Leape to these armes, vntalkt of and vnseene,
Louers can see to doe their Amorous rights,
And by their owne Beauties: or if Loue be blind,
It best agrees with night: come ciuill night,
Thou sober suted Matron all in blacke,
And learne me how to loose a winning match,
Plaid for a paire of stainlesse Maidenhoods,
Hood my vnman'd blood bayting in my Cheekes,
With thy Blacke mantle, till strange Loue grow bold,
Thinke true Loue acted simple modestie:
Come night, come Romeo, come thou day in night,
For thou wilt lie vpon the wings of night
Whiter then new Snow vpon a Rauens backe:
Come gentle night, come louing blackebrow'd night.
Giue me my Romeo, and when I shall die,
Take him and cut him out in little starres,
And he will make the Face of heauen so fine,
That all the world will be in Loue with night,
And pay no worship to the Garish Sun.
O I haue bought the Mansion of a Loue,
But not possest it, and though I am sold,
Not yet enioy'd, so tedious is this day,
As is the night before some Festiuall,
To an impatient child that hath new robes
And may not weare them,
Enter Nurse with cords.
O here comes my Nurse:
And she brings newes and euery tongue that speaks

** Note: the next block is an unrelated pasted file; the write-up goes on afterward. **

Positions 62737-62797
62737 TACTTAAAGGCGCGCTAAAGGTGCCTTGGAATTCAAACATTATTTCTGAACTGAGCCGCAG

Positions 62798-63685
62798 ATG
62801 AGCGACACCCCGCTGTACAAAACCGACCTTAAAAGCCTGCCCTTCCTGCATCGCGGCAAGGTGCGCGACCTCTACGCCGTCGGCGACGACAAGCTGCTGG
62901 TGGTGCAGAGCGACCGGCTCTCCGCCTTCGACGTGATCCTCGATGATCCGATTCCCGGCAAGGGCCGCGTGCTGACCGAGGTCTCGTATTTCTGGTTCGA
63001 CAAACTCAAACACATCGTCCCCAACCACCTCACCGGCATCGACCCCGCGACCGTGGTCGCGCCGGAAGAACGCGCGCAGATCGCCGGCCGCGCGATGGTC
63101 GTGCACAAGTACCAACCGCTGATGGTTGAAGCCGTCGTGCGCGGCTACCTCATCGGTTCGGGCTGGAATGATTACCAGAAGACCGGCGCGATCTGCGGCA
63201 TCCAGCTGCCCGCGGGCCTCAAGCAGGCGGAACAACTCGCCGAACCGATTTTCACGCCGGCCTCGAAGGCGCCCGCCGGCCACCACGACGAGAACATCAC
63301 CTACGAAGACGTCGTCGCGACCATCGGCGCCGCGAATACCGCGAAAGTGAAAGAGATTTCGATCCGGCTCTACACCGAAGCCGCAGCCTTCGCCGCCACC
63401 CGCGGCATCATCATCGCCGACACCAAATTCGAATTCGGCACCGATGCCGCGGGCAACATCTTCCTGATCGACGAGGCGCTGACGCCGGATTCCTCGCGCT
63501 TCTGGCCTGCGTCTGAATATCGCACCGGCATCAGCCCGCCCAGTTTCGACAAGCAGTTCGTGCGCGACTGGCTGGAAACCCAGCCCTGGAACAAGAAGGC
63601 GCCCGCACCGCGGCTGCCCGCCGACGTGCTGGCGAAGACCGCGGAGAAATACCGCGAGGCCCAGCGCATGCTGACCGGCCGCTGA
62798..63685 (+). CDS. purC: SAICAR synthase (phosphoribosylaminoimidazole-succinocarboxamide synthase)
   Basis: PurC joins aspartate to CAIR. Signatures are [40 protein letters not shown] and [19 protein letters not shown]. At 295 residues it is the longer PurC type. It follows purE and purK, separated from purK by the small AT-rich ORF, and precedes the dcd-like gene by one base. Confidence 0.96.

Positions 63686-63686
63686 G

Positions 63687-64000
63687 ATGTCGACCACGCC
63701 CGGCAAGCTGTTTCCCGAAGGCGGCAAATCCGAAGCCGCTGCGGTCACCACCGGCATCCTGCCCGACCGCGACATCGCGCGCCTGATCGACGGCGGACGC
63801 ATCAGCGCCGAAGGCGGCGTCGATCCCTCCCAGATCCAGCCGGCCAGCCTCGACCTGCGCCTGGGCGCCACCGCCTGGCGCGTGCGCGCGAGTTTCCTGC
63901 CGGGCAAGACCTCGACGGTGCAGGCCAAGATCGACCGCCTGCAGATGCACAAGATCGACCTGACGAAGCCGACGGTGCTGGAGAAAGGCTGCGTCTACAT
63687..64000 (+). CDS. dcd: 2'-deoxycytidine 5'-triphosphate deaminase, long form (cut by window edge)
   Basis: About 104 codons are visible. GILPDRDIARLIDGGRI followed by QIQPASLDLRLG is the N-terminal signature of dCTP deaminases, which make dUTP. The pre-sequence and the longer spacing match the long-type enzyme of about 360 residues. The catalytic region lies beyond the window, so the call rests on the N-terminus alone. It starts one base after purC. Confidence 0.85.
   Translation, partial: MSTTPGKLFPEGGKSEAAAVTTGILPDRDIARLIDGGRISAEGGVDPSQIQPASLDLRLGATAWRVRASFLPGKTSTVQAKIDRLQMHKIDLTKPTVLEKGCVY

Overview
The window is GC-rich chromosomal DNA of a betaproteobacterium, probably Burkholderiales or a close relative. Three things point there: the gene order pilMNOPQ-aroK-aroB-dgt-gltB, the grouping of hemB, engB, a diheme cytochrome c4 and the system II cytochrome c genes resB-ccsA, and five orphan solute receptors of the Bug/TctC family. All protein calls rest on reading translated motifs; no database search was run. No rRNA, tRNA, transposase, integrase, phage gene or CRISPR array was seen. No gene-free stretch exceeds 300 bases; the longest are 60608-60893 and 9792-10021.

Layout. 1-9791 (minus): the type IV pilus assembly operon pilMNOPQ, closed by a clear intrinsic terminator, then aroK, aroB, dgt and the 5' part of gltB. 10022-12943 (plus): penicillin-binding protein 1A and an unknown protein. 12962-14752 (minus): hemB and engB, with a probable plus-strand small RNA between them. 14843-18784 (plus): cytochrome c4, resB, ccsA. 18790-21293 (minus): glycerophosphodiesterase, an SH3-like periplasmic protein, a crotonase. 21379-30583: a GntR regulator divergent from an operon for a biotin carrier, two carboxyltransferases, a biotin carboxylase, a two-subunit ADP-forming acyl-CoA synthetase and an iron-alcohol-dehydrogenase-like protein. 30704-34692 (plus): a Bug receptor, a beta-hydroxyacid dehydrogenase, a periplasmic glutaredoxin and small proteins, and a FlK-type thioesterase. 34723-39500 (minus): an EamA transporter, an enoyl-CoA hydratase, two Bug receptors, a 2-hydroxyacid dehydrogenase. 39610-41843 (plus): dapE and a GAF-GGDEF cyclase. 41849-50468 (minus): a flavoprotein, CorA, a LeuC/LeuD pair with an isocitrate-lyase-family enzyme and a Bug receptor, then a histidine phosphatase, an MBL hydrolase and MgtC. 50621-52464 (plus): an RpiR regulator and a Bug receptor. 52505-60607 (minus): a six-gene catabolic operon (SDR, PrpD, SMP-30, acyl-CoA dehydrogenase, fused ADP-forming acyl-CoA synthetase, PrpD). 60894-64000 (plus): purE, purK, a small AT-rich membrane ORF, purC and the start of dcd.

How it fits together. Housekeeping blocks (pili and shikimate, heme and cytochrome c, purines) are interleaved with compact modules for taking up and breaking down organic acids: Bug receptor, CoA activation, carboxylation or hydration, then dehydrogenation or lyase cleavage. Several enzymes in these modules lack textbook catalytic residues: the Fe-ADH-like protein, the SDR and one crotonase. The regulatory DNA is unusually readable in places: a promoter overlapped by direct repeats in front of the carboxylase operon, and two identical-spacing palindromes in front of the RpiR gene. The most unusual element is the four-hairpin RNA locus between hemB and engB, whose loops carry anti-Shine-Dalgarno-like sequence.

But Romeos, name, speakes heauenly eloquence:
Now Nurse, what newes? what hast thou there?
The Cords that Romeo bid thee fetch?

Nur.
I, I, the Cords.

Iuli.
Ay me, what newes? / Why dost thou wring thy hands.

Nur.
A weladay, hee's dead, hee's dead,
We are vndone Lady, we are vndone.
Alacke the day, hee's gone, hee's kil'd, he's dead.

Iul.
Can heauen be so enuious?

Nur.
Romeo can,
Though heauen cannot. O Romeo, Romeo.
Who euer would haue thought it Romeo.

Iuli.
What diuell art thou, / That dost torment me thus?
This torture should be roar'd in dismall hell,
Hath Romeo slaine himselfe? say thou but I,
And that bare vowell I shall poyson more
Then the death-darting eye of Cockatrice,
I am not I, if there be such an I.
Or those eyes shot, that makes thee answere I:
If he be slaine say I, or if not, no.
Briefe, sounds, determine of my weale or wo.

Nur.
I saw the wound, I saw it with mine eyes,
God saue the marke, here on his manly brest,
A pitteous Coarse, a bloody piteous Coarse:
Pale, pale as ashes, all bedawb'd in blood,
All in gore blood, I sounded at the sight-

Iul.
O breake my heart, / Poore Banckrout breake at once,
To prison eyes, nere looke on libertie.
Vile earth to earth resigne, end motion here,
And thou and Romeo presse on heauie beere.

Nur.
O Tybalt, Tybalt, the best Friend I had:
O curteous Tybalt honest Gentleman,
That euer I should liue to see thee dead.

Iul.
What storme is this that blowes so contrarie?
Is Romeo slaughtred? and is Tybalt dead?
My dearest Cozen, and my dearer Lord:
Then dreadfull Trumpet sound the generall doome,
For who is liuing, if those two aregone?

Nur.
Tybalt is gone, and Romeo banished,
Romeo that kil'd him, he is banished.

Iul.
O God! Did Rom'os hand shed Tybalts blood
It did, it did, alas the day, it did.

Nur.
O Serpent heart, hid with a flowring face.
Iul. Did euer Dragon keepe so faire a Caue?
Beautifull Tyrant, fiend Angelicall:
Rauenous Doue-feather'd Rauen, / Woluish-rauening Lambe,
Dispised substance of Diuinest show: